JENNIFER FIERRO • PICAYUNE STAFF
MARBLE FALLS — Twenty-two years later, Kyle Futrell still has the old checkbook cover with the numbers 19 and 1¾ on it.
The cover serves as a reminder of what athletes can accomplish when they’re loosened, focused and fight for victory.
After 31 years of teaching and coaching, Futrell is retiring from Marble Falls High School, and those numbers represent a favorite moment in his career, including as the head track-and-field coach at Marble Falls.
At the 1993 Class 3A state championships, former Lady Mustang TaMara Coburn leaped 19 feet and 1¾ inches in the long jump for gold. She was Futrell’s first state title winner.
Futrell still grins when he thinks back to that moment. Coburn had already cemented the gold medal in the long jump in a competition that started with her leading the pack, then dropping to second, only to lead the group again. And since she was in first place, Coburn was the last jumper in each of the six rounds. So before Coburn took her final jump, Futrell told her to relax and simply enjoy competing.
Coburn ran down the runway and gave a technically sound leap for a mark of 19-1¾, which was her finest jump of the day.
“She had had eight other medals,” the coach said. “But she said, ‘I really needed to win a gold.’”
Seven years later, Futrell met another track athlete that put the coach in rarefied air, though the runner might not have looked the part of a future Olympic medalist.
Long before Leonel Manzano won a silver medal in the men’s 1,500 meters at the 2012 London Summer Olympics, he was a young teenager from Granite Shoals who destroyed any time frame coaches put in front of him.
Futrell still remembers the first time he knew Manzano was extraordinarily gifted. It was July 2, 2000, the summer before the youngster started his freshman year at Marble Falls High School, at an Amateur Athletic Union meet at Converse Judson High School. Manzano clocked 1 minute 55 seconds in the 800 meters in 102-degree heat. By the time he graduated, the future professional runner had a total of nine state championships in cross country, the 3,200 meters, the 1,600 meters and the 800 meters.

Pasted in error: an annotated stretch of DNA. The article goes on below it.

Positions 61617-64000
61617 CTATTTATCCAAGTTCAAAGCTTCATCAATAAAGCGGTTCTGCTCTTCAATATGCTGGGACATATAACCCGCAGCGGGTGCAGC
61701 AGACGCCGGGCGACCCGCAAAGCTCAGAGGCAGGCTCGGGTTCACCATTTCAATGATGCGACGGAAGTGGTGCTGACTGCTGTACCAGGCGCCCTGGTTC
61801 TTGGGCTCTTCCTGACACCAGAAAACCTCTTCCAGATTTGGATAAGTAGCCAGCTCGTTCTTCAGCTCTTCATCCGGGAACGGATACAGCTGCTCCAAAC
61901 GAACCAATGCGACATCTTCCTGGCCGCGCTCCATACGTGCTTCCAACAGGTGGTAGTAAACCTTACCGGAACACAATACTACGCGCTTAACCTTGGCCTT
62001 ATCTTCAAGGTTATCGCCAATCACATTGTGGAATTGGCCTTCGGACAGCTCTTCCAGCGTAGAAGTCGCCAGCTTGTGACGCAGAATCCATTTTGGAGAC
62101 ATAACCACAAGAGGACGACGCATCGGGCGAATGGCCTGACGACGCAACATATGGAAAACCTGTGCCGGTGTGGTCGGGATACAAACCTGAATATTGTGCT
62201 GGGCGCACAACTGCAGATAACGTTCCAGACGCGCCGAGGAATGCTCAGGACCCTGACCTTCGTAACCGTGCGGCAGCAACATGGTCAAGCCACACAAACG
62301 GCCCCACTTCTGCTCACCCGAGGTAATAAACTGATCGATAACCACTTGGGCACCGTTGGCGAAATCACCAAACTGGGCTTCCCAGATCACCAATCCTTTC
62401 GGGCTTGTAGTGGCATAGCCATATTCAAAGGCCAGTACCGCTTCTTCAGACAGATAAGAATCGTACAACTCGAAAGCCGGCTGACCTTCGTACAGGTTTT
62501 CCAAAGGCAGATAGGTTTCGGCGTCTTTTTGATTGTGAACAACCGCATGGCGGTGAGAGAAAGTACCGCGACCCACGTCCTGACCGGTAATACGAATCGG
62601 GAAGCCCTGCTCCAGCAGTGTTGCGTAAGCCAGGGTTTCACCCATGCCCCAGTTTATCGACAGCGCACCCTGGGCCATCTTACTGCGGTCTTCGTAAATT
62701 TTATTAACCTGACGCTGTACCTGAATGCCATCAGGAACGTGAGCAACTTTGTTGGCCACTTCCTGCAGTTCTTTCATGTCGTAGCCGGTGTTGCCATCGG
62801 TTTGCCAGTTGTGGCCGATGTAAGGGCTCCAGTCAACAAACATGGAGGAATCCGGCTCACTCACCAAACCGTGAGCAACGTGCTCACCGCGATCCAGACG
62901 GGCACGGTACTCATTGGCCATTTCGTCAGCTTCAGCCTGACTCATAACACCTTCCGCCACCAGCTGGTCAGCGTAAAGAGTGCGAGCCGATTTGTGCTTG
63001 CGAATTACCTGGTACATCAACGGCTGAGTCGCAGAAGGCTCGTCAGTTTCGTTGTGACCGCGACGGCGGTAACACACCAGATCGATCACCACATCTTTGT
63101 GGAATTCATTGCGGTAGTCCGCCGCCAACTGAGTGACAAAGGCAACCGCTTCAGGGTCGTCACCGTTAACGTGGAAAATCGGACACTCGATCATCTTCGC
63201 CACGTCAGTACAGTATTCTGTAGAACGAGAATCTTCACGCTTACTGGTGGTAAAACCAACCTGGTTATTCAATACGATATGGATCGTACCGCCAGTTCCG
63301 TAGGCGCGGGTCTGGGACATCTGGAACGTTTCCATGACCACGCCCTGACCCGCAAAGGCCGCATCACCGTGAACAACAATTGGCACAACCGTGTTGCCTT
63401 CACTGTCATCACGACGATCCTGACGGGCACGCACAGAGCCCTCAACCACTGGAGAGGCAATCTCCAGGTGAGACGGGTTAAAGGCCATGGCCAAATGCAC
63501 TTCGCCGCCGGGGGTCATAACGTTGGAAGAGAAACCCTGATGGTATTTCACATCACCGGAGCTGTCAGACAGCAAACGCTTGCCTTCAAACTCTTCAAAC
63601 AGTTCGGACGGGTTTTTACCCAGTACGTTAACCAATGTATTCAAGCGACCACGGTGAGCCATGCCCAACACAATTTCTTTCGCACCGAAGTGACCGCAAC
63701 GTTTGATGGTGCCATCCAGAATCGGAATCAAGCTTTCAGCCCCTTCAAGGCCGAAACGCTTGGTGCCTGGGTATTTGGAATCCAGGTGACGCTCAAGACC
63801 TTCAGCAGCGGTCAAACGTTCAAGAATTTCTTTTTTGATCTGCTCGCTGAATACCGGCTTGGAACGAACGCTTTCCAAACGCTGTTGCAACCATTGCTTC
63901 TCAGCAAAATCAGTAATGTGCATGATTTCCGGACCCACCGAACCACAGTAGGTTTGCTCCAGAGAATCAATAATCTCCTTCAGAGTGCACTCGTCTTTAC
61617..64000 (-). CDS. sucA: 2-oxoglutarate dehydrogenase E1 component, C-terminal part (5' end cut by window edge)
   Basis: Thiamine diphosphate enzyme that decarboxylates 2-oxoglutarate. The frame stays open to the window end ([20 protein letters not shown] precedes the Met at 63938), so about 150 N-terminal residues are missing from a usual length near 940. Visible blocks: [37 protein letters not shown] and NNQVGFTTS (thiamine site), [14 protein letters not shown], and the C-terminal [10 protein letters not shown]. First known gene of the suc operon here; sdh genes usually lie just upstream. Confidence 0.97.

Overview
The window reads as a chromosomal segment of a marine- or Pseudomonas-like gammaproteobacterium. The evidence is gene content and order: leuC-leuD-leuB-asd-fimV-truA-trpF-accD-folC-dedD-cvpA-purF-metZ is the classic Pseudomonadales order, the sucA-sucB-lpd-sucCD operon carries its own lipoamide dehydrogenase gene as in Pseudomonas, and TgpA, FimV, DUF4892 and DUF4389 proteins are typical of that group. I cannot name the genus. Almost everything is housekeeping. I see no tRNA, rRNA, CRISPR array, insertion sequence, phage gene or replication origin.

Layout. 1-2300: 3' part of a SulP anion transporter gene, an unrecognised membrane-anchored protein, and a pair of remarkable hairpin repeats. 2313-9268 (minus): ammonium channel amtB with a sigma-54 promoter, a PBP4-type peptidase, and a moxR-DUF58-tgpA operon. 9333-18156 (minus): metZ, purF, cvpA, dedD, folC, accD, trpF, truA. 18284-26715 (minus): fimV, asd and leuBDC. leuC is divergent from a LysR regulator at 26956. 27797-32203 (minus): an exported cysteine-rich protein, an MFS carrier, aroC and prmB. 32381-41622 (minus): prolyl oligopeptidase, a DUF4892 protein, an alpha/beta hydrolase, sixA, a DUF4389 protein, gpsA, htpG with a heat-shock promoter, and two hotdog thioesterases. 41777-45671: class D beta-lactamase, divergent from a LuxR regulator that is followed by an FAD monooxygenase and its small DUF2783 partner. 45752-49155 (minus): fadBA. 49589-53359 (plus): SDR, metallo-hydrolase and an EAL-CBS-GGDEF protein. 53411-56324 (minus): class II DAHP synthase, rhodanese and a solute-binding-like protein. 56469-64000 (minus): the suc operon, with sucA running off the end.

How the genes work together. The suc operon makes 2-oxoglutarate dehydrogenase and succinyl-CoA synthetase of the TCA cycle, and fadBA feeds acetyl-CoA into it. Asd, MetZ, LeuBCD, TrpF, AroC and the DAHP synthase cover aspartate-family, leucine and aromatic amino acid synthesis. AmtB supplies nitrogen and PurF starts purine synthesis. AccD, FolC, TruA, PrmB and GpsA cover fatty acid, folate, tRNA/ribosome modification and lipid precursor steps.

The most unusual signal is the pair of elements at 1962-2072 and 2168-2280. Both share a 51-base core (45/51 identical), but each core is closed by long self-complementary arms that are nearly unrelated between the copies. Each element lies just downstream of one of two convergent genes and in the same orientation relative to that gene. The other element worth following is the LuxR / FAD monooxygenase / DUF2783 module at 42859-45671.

“It wasn’t anything about making him fast,” Futrell said. “He was fast before we got him. He was so shy and bashful. When we began to travel, we exposed him to what was possible. I do take a degree of satisfaction that maybe this (community) helped him to see what was possible.”
Manzano received a phone call from another former Marble Falls and University of Texas teammate, Ashley Laughlin, to tell him about Futrell’s retirement. So Manzano called the coach to congratulate him as the runner was boarding a plane to fly to Iowa to compete in the Grand Blue Mile and the Drake Relays.
Futrell stumbled upon being the head track coach. He had aspired to be a head football coach or a head baseball coach. But once he began working with long jumper Brandi Preston, who was his first track regional qualifier in 1988, Futrell said he stopped trying to outrun the sport.
He noted those good athletes — too numerous to count — are who kept him, wife Marti and daughter Kyleigh Ann in Marble Falls.
This year’s Lady Mustangs team gave the coach a feat no other squad had accomplished for him – back-to-back district championships April 15-16. On April 23, the Lady Mustangs also won the area meet to repeat as area champions, too.
“What those girls did was so cool and made it so fun,” he said. “They had excellent performances and set personal records. That’s what it took to win and made it better when you rise to that occasion.”
He smiled as he reflected on what he’ll miss the most, paraphrasing a friend who also was coach.
“The office,” he said. “I miss the people. When it’s all said and done, it’s about the people who make the difference. As a coach, you want to impact everybody. The truth is you can’t. (My former student-athletes) are doing things and giving back to the community. I’m so proud of them.”
Marble Falls athletic director Matt Green said Futrell has done a fantastic job for the community, at MFISD and with the students.
“He’s a great football coach and track coach,” he said. “He’s a strong role model for students. I would describe him as a tireless worker. We are going to miss him greatly. We are excited for him as he enters into a great chapter in his life. I’m so glad I got to coach with him this past year.”
Futrell hopes people associate him with one word: loyalty. He plans on staying in Marble Falls, adding he has lived in only five houses his entire life.
“I’m not a moving type of guy,” he said. “I sent a letter to Matt and (Marble Falls High School Principal Manny Lunoff) telling them I’ll always be a Mustang. I’m not going anywhere.”